The unforeseen keep things entertaining — but if anybody wants to pull away from the pack in the Northwest Division, the breakout watch should be highly entertaining.

Contributing writer to Basketball Insiders, based in Minneapolis since 2017 with previous stops in Dallas and Los Angeles. Went 32-of-40 at the backyard free throw line this past Christmas. Twitter: @D_Farmer


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NBA Daily: Is Stephen Curry the MVP?

Given the prolific season Stephen Curry is having, despite the Golden State Warriors being ninth in the Western Conference, does his impact make him the Most Valuable Player in the NBA this season?

Bobby Krivitsky



In the aftermath of Klay Thompson suffering an Achilles tear that ended his season before it began, no one would have blamed Stephen Curry for prioritizing his preservation through the 2020-21 campaign.

Instead, despite the Golden State Warriors lacking the necessary talent to become a title contender, Curry’s doing everything in his power to get them into the playoffs.

The two-time league MVP is on pace to win the scoring title for the second time in his career. In a recent road loss against the Boston Celtics, Curry put up 47 points, becoming the second player in Warriors history to score 30 or more points in 10-straight games, joining Wilt Chamberlain. 

In his last 11 contests, Curry’s averaging 40 points on shooting splits that aren’t supposed to be possible at the game’s highest level. Even though he’s hoisting 14.3 attempts from beyond the arc per game, he’s making them at a 49.7 percent clip. He’s taking 23.4 shots from the field but still seeing the ball go through the hoop 54.1 percent of the time.

The context of how Curry’s producing those prodigious numbers makes them even more impressive. He is the only scoring threat on Golden State who defenses need to concern themselves with — stop Curry, win the game; it’s that simple, at least in theory it is.


Another layer of what makes Curry’s prolific scoring so impressive is the energy he’s exerting to do so. According to’s tracking data, Curry’s running 1.43 miles per game on offense, which is the sixth-most league-wide. And what that figure doesn’t fully capture is that while Curry has a lightning-quick release and is masterful at creating the sliver of daylight he needs to get his shot off, it takes a significant amount of energy to do that once, let alone throughout a game.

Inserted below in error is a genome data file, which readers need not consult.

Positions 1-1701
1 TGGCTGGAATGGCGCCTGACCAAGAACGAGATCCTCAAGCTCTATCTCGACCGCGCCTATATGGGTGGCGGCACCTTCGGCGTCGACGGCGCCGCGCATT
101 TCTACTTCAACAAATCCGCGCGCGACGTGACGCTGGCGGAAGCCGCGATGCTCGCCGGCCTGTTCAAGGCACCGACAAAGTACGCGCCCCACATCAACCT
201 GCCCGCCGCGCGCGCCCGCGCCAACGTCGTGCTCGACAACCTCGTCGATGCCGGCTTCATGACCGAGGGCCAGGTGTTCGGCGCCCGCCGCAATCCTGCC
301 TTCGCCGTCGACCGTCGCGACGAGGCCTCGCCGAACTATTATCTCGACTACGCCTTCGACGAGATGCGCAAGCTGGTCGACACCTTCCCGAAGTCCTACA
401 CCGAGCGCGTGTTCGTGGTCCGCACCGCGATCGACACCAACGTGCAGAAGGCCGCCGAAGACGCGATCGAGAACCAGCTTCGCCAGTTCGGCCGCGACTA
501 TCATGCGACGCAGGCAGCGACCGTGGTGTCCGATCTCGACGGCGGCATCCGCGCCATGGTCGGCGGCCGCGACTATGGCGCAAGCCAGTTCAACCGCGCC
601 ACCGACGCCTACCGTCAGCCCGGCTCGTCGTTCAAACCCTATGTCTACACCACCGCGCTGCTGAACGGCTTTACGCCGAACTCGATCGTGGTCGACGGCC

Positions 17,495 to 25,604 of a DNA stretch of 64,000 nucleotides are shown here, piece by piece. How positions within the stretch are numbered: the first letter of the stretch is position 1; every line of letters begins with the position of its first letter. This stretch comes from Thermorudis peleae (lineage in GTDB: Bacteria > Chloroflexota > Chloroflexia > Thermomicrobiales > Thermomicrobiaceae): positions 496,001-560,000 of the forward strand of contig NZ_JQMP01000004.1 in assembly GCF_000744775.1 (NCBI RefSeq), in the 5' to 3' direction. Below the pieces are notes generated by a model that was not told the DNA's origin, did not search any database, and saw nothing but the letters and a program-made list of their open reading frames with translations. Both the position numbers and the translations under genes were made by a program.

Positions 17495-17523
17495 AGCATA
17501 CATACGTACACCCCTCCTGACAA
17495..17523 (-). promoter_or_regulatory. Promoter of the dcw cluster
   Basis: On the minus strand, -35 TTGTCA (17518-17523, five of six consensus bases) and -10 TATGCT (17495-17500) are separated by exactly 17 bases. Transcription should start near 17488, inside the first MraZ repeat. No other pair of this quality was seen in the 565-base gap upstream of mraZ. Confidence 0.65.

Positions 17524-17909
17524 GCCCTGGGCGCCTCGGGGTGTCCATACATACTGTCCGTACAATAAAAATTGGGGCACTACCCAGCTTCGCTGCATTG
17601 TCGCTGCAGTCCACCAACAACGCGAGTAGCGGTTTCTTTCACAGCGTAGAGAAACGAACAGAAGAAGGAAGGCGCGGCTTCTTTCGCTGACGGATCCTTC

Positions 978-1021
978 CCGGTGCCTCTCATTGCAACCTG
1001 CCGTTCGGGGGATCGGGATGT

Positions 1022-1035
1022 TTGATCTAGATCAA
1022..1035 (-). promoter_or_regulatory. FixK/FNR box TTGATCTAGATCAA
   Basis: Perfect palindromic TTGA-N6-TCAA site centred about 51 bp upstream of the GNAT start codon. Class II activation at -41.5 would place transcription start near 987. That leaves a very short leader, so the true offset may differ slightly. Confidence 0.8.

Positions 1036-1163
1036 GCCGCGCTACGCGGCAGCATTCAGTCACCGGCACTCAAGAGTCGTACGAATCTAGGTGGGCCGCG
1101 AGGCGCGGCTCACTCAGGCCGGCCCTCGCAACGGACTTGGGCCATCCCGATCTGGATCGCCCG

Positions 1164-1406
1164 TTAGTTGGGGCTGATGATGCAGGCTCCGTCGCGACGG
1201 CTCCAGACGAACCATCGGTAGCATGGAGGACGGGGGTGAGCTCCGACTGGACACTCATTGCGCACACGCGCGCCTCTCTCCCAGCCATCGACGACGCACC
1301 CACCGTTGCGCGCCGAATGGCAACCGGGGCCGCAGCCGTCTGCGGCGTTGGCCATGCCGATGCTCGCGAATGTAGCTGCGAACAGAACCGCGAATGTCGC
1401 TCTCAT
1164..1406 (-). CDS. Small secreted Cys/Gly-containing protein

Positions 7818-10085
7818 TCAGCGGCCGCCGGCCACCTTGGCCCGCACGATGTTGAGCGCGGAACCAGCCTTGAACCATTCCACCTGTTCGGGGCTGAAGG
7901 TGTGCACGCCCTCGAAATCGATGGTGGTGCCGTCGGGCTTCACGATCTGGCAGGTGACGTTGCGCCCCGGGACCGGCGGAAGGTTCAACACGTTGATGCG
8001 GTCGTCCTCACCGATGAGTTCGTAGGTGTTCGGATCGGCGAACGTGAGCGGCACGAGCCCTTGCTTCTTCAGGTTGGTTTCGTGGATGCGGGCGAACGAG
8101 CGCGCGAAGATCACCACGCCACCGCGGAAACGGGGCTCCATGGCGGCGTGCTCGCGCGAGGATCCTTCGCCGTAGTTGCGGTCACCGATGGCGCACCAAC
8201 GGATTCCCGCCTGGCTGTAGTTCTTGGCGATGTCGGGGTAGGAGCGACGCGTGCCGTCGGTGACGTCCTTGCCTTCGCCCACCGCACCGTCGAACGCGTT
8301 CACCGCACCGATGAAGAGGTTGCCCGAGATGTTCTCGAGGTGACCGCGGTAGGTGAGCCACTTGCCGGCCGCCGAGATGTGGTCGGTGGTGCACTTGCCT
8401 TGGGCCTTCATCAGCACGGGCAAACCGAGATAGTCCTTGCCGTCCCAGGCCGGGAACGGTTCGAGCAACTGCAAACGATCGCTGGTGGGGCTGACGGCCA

Even though Curry’s already the greatest shooter of all time, he’s taken the most lethal part of his game to new heights. From 2015 when the Warriors won their first NBA championship to 2019, a stretch in which they reached the finals every year, step-back threes accounted for just eight percent of Curry’s shooting profile from beyond the arc. But this season, Curry knew it would be more challenging to create shots for himself, which is why he’s doubled that figure to 16 percent and he’s knocking down 51.5 percent of his step-back threes, per

Curry’s also putting more pressure on opponents from further away from the hoop than he has in years past. According to, from 2015 through 2019, five percent of his threes came from 30 to 40 feet. This season, shots from that distance account for 10 percent of his three-point attempts. Just like when defenses double team him out of a pick-and-roll, Curry forcing teams to defend him from further out is another way for him to create 4-3 opportunities for his teammates.


After that loss against the Celtics, Warriors head coach Steve Kerr said Curry’s “at the peak of his powers.” Though he’s not just putting his talents towards individual production, he is the primary reason Golden State’s firmly in the play-in tournament. The Warriors currently reside ninth in the Western Conference. They’re one game behind the eighth-seeded Memphis Grizzlies and two back of the seventh-ranked Dallas Mavericks.